How Many Witnesses Do You Need? (My Redeemer Lives 7:3)

When we were homeschooling, our entire family read Case for Christ for Kids.

Then we read Case for a Creator for Kids and Case for Faith for Kids. It’s fair to say that I now believe that if there is a kid’s book about something, it’s generally my preferred read over an adult book.

I love reading. I even love reading dense theological texts, long and detailed articles about how the nervous system works, thick stacks of data regarding community needs. Sometimes, though, you need plain speaking and simple explanation.

The thing I liked most about the Case for Christ for Kids (and the adult version) was the emphasis on eyewitnesses and what that means for the Gospel.

Even if we had little to no historical evidence for the death and resurrection of Jesus Christ, God would still be God and salvation in Christ alone would not change. Our faith would not have to exist in a vacuum. These books opened my eyes, by helping me open the Scriptures to discover for myself just how much eye-witnessing went on after Jesus’ resurrection. There wasn’t one disciple involved, or two, or twelve.

There were hundreds of witnesses to the resurrection reality of Jesus Christ.

The purpose of the study today isn’t to convince you of that reality. Lee Strobel and many others are available to help you open the Scriptures for that. Rather, today we’ll focus on something different—the Resurrection is intimately connected to witnesses and witnessing.

This changes everything about the place of faith in our life. Faith isn’t just personal and individual. It was meant for sharing. Faith, by its nature and connection to the Resurrection, is something we experience and communicate about together, as the people of God.

To convince you of the community orientation of the Gospel message, in our post-resurrection reality, read 1 Corinthians 15:3-8 and note, circle, or underline just how many witnesses you can find:

For I delivered to you as of first importance what I also received: that Christ died for our sins in accordance with the Scriptures, that he was buried, that he was raised on the third day in accordance with the Scriptures, and that he appeared to Cephas, then to the twelve. Then he appeared to more than five hundred brothers at one time, most of whom are still alive, though some have fallen asleep. Then he appeared to James, then to all the apostles. Last of all, as to one untimely born, he appeared also to me.

This passage strikes me as fun for math people. It maps out as an upside-down pyramid of witnesses, with Cephas, also known as Peter on the bottom, the twelve disciples standing on his shoulders with their own witness experiences, and then 500 (yes, did you catch that…500!) witnesses of the Resurrected Jesus. Next came James, then more apostles/disciples, and lastly Paul had a supernatural Resurrected Jesus sighting during his conversation experience on the Road to Damascus, just in case we thought it had to happen a certain way. It doesn’t. Again, God is God and He bears witness, even when it may or may not fit into our should-look-like-this understanding.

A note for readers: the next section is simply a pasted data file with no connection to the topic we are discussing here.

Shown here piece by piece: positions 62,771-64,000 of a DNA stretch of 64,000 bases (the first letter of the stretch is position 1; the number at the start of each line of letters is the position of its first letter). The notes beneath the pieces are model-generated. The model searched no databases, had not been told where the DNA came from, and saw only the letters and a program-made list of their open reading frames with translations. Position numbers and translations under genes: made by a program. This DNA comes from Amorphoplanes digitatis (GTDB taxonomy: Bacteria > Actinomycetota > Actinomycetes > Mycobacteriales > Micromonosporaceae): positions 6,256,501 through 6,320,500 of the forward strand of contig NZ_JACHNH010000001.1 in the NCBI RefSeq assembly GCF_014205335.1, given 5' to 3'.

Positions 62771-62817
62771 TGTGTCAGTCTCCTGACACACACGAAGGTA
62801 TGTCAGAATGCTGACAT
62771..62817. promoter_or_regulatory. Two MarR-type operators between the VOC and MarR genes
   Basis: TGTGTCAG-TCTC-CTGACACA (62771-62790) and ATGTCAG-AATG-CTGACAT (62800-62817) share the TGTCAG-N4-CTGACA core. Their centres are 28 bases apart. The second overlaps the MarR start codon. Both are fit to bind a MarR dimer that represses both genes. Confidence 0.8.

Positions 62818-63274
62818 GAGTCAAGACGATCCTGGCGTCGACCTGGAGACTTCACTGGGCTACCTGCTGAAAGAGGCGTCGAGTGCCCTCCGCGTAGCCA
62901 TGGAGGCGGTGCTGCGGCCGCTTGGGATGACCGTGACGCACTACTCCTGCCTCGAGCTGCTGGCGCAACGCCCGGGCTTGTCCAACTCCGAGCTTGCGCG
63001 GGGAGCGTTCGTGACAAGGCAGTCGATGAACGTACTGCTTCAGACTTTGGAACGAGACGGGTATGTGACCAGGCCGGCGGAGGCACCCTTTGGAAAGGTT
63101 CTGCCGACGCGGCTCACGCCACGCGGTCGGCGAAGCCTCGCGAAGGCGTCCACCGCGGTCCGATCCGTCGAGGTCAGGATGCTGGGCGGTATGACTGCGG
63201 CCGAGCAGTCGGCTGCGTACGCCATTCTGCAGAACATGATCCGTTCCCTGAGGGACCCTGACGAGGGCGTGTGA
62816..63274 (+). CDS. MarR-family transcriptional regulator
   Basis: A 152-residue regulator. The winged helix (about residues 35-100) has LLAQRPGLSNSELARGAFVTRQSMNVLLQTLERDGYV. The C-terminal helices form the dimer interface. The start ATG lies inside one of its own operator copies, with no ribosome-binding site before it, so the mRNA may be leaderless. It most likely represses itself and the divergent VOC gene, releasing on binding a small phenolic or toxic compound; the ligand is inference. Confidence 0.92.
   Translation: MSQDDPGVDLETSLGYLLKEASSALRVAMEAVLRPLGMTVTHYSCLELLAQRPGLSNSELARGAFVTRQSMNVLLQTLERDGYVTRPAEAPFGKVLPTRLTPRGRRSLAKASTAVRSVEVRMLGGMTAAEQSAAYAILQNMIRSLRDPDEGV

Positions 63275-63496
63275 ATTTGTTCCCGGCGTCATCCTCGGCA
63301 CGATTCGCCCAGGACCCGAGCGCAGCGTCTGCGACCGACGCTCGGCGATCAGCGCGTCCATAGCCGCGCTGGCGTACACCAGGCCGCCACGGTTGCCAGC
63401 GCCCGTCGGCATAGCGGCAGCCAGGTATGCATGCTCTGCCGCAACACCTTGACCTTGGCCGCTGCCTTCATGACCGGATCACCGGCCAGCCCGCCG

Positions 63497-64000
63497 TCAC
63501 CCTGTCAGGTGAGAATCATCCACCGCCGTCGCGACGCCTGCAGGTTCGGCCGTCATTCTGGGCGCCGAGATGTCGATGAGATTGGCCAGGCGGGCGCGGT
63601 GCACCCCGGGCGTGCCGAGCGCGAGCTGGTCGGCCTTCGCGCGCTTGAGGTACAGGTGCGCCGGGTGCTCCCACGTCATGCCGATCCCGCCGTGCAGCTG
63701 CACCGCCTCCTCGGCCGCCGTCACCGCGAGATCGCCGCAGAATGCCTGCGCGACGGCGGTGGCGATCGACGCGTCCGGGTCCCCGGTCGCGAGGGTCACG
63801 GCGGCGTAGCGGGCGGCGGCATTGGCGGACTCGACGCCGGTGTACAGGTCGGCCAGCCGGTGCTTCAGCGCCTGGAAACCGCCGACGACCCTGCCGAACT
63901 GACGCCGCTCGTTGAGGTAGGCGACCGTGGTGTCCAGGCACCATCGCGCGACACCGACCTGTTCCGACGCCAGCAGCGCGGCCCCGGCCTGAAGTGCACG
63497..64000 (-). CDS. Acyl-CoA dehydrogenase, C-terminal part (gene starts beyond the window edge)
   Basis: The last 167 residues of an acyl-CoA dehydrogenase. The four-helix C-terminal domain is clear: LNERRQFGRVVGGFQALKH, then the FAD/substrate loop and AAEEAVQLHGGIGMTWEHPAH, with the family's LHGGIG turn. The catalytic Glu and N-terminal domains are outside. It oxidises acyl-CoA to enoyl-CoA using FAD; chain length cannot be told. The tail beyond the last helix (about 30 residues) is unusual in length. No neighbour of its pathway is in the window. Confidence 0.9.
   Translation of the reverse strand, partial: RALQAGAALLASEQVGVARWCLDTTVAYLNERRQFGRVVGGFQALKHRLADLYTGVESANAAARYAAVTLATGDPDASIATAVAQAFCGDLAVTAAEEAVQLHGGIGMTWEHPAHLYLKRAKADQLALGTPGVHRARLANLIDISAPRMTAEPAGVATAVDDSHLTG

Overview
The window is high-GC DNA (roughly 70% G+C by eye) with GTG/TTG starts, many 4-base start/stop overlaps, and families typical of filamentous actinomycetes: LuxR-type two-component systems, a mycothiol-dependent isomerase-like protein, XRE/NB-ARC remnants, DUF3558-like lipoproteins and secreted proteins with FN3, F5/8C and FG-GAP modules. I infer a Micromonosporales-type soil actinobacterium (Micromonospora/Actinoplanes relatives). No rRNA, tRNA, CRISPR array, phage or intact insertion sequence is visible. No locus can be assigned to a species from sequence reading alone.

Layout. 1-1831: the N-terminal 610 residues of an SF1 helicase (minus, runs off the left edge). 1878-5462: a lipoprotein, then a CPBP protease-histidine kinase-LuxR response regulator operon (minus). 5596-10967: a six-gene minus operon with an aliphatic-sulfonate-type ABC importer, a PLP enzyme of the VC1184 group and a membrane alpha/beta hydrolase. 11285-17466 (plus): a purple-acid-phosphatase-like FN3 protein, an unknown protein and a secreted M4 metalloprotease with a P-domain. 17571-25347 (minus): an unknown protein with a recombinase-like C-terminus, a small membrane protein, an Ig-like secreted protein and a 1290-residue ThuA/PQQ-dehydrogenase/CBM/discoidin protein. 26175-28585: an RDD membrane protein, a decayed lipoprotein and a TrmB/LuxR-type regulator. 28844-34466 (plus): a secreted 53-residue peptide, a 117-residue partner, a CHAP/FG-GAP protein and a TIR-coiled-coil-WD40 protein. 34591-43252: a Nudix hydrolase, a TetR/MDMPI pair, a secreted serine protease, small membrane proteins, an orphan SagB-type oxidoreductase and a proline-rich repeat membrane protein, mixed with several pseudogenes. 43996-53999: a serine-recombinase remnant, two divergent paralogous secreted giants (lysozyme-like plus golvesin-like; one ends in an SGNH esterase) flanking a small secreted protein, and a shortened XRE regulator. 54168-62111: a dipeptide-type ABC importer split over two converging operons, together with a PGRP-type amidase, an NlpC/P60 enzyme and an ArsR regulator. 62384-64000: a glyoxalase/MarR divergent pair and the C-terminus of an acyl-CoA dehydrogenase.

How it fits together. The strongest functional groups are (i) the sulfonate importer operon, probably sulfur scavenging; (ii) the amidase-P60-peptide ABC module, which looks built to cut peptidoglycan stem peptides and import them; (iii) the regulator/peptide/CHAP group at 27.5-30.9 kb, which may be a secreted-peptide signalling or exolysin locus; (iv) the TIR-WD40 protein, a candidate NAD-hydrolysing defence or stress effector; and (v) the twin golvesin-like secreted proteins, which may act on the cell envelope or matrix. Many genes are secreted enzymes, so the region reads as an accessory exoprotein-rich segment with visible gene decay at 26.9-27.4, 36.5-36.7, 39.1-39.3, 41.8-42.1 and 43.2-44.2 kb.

Just how many witnesses does the world need?

We see quickly in the next segment of 1 Corinthians 15 the work of the church witnessing to one another, and that is where you come in, my friend.

Please read 1 Corinthians 15:12-20 below. Consider, what hope is at stake here for the people, for the church?

12 Now if Christ is proclaimed as raised from the dead, how can some of you say that there is no resurrection of the dead? 13 But if there is no resurrection of the dead, then not even Christ has been raised. 14 And if Christ has not been raised, then our preaching is in vain and your faith is in vain. 15 We are even found to be misrepresenting God, because we testified about God that he raised Christ, whom he did not raise if it is true that the dead are not raised. 16 For if the dead are not raised, not even Christ has been raised. 17 And if Christ has not been raised, your faith is futile and you are still in your sins. 18 Then those also who have fallen asleep in Christ have perished. 19 If in Christ we have hope in this life only, we are of all people most to be pitied.

20 But in fact Christ has been raised from the dead, the firstfruits of those who have fallen asleep. 

Paul writes this while many of the original witnesses to Christ were still alive (1 Corinthians 15:6). A testimony of 500+ strong and they still needed to be reminded to hold on to the hope that Jesus did in fact walk out of that tomb. That hope makes their lives New. We are not people to be pitied. We have hope when things look hopeless. We have Life when there only seems to be decay. We have forgiveness, when every thing we touch feels a little bit dirty.